Yet Another Olympics Scam: Fake Gabby Douglas ‘Doping’ Video Currently Making the Rounds

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bill-swift - August 7, 2012

It's pretty obvious that the Olympics is a huge deal, given the amount of coverage and media attention that has been given to it over the past few days. As usual, cyber criminals are hopping on this trend and using it to their advantage to try and scam a few people while the Olympics' iron is hot.

The latest of these has to do something with Gabby Douglas, who's part of the USA's Women's Gymnastics Team. Douglas just took home two gold medals in Women's Gymnastics in the games, so she's been on the news lately. So it really would be surprising if you came across news that she actually tested positive for doping.

That bit of news is completely false, by the way. But if you got an email talking about it and pointing you to a video with more information before you were aware of that fact, then you'd probably bite, wouldn't you? Here's what the email says:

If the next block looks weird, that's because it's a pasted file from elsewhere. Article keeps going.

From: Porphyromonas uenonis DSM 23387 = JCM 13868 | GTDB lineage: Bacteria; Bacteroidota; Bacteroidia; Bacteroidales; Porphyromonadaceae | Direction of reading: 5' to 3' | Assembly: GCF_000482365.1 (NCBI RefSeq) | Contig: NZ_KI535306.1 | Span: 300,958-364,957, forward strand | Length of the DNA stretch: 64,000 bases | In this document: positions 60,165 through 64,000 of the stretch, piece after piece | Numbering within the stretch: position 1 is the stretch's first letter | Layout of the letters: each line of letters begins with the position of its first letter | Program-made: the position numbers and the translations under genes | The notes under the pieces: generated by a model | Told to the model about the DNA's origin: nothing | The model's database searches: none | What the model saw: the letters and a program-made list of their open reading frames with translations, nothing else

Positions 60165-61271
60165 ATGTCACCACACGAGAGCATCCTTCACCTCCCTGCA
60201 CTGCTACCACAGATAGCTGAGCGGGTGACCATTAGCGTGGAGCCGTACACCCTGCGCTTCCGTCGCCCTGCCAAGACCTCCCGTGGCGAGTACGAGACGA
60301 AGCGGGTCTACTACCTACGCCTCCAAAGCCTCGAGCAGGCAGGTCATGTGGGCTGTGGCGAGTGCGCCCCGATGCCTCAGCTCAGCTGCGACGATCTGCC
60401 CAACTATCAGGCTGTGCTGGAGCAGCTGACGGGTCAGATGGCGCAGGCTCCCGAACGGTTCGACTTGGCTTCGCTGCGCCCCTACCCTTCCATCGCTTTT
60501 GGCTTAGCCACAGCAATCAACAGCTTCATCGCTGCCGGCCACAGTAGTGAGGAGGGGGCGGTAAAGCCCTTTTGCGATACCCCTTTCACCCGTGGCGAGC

Recent Olympic gold medal winner, USA Women's Gymnastics winner Gabrielle Douglas, faces a lifetime ban after reportedly testing positive to banned diuretic furosemide. With details of the case still emerging, British Olympics Committee has ordered a suspension of the athlete until final results arrive. View the video on youtube now.

Clicking over to the link directs you to a fake YouTube video page, which will ask you to download an equally fake Adobe Flash plug-in so you can view the video. If you do download it, a Trojan identified as Troj/Agent-XIK and Troj/JSRedir-IA will be installed on your machine.

Here are two other scams related to the Olympics that began making the rounds before the entire event began:

  • Olympics Tickets Scam. This scam works by sending users emails warning about Olympics-related scams in the first place. They then ask the recipients to download an attached .DOC file that contains a list of authorized ticket sellers, which actually carries a malicious file TROJ_ARTIEF.ZIGS.
  • Fake Olympics Lotteries. This scam operates by sending random people notifications that they won a prize in the Olympics lottery. The thing is, no such lottery exists, and when the 'winners' try to open the attached file to learn how to claim their prize, their computer will then be infected with malware.

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